Imbalanced process selection for CPU execution by a scheduler will lead to Starvation. This leads to the need for strategy selection of schedulers

strategy selection
Strategy Selection

Criteria to select a scheduling strategy depends on the goals of the OS.

  • Scheduling algorithms for modern OS use internal priorities.
  • Involuntary CPU sharing have time quantum / timeslice length. Optimal schedule can be computed, provided there is no new entry in the ready list while prior present processes are being served.
model for scheduling
Model For Scheduling

Performance metrics to compare scheduling strategies:

  • Service Time
  • Wait time
  • Turnaround time.

Process model and the metrics are used to compare the performance characteristics of each algorithm.

The general model must fit each specific class of the OS

environment.

  • Turnaround time is the most critical performance metric in batch multiprogrammed system.
  • Time sharing systems focus on single phase of thread execution.
slide15

Preemption / Yield

Simpler Processor Scheduling Model

Done

New

Thread

Ready List

Scheduler

CPU

Job

Job

Ready

Job

Running

Resource Manager

Request

Allocate

Job

Job

Blocked

Resources

types of scheduling methods
Types of Scheduling Methods
  • Non- Pre-emptive
  • Pre-emptive
non preemptive
Non-Preemptive
  • Non-Pre-emptive:
    • Once a process enters the running state, it is not removed from the processor until it has completed its service time.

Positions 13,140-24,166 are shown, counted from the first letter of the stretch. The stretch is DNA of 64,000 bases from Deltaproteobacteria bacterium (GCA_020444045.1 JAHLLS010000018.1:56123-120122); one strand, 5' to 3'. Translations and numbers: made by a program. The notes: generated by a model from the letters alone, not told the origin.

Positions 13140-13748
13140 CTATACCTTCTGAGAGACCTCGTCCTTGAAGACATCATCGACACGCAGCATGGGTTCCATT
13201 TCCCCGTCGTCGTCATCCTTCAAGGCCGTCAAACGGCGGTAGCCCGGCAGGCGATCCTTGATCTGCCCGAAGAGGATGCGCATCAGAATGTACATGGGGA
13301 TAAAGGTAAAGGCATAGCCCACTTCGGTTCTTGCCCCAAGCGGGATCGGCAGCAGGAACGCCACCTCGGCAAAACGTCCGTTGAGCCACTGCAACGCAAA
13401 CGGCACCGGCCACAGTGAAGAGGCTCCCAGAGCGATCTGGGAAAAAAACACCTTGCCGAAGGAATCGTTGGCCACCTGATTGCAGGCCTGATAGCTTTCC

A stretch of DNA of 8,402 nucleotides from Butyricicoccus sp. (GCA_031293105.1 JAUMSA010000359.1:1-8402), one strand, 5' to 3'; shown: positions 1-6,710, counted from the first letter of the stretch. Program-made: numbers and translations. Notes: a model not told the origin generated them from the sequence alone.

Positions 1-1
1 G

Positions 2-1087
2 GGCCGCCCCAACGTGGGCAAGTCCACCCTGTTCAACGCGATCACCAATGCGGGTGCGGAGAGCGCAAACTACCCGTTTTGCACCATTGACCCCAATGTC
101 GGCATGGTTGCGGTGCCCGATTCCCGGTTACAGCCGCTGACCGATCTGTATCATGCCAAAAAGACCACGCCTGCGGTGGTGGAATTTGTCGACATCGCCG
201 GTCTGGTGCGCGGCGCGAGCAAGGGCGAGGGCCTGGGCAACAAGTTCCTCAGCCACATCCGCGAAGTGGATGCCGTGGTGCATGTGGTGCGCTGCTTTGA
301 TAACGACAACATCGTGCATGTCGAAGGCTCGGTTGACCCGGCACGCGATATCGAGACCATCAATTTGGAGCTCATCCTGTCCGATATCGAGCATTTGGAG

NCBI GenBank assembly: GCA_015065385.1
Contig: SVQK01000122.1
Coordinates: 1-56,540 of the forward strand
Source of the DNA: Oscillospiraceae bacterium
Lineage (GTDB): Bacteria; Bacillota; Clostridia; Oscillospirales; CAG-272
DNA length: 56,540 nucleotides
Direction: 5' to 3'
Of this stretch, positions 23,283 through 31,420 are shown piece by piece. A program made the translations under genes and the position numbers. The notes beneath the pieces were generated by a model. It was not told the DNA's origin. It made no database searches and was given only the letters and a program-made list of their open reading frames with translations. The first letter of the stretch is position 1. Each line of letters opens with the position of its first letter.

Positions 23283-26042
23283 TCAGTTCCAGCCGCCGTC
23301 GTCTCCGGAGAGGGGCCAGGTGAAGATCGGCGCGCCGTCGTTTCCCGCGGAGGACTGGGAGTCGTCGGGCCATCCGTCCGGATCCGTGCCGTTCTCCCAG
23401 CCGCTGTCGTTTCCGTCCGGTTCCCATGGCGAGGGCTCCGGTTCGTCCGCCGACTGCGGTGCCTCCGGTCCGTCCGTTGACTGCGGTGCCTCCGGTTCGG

There are 4 Non-Pre-emptive strategies:

    • First Come First Serve (FCFS)
    • Shortest Job Next (SJN)
    • Priority Scheduling
    • Deadline Scheduling
pre emptive
Pre-emptive
  • Based on prioritize computation.
  • Process with highest priority should always be the one using the CPU.
  • If a process is currently using the CPU and a new processor with higher priority enters the ready list, the process on the processor should be removed and returned to the ready list until it is once again the highest priority process in the system.
first come first serve fcfs
First Come First Serve (FCFS)
  • Processes are assigned the CPU in the order they request it.
  • If a running process blocks, the first process on the queue is run the next. When this blocked process becomes ready, like a newly arrived job, it is put on the end of the queue.
fcfs example

i t(pi)

i t(pi)

0 350

1 125

2 475

3 250

4 75

0 350 475 950 1200 1275

P0

P1

P2

P3

P4

FCFS Example
  • Example load
fcfs example1
FCFS Example
  • Turnaround Time

Average of finishing times:

TTRnd(P0) = t(P0) = 350

TTRnd(P1) = t(P1) + TTRnd(P0) = 125 + 350 = 475

TTRnd(P2) = t(P2) + TTRnd(P1) = 475 + 475 = 950

TTRnd(P3) = t(P3) + TTRnd(P2) = 250 + 950 = 1200

TTRnd(P4) = t(P4) + TTRnd(P3) = 75 + 950 = 1275

Average turnaround time:

TTRnd= (350 + 475 + 950 + 1200 + 1275)/5

= 4250/5

= 850

fcfs example2
FCFS Example
  • Wait Time

Average time in wait before first run:

From the Gantt chart:

W(P0) = 0

W(P1) = TTRnd(P0) = 350

W(P2) = TTRnd(P1) = 475

W(P3) = TTRnd(P2) = 950

W(P4) = TTRnd(P3) = 1200

Average wait time:

W = (0 + 350 + 475 + 950 + 1200)/5 = 2975/5 = 595

advantages and disadvantages of fcfs
Advantages and Disadvantages of FCFS
  • Advantages
    • Easy to understand and easy to program
    • It is fair
    • Requires only single linked list to keep track of all ready processes
  • Disadvantages
    • Does not perform well in real systems
    • Ignores the service time request and all other criteria that may influence the performance with respect to the turnaround or waiting time.
shortest job next sjn
Shortest Job Next (SJN)
  • Here each process is associated with its length.
  • The ready queue is maintained in the order of increasing job lengths.
  • When current process is done, pick the one at the head of the queue and run it.
sjn example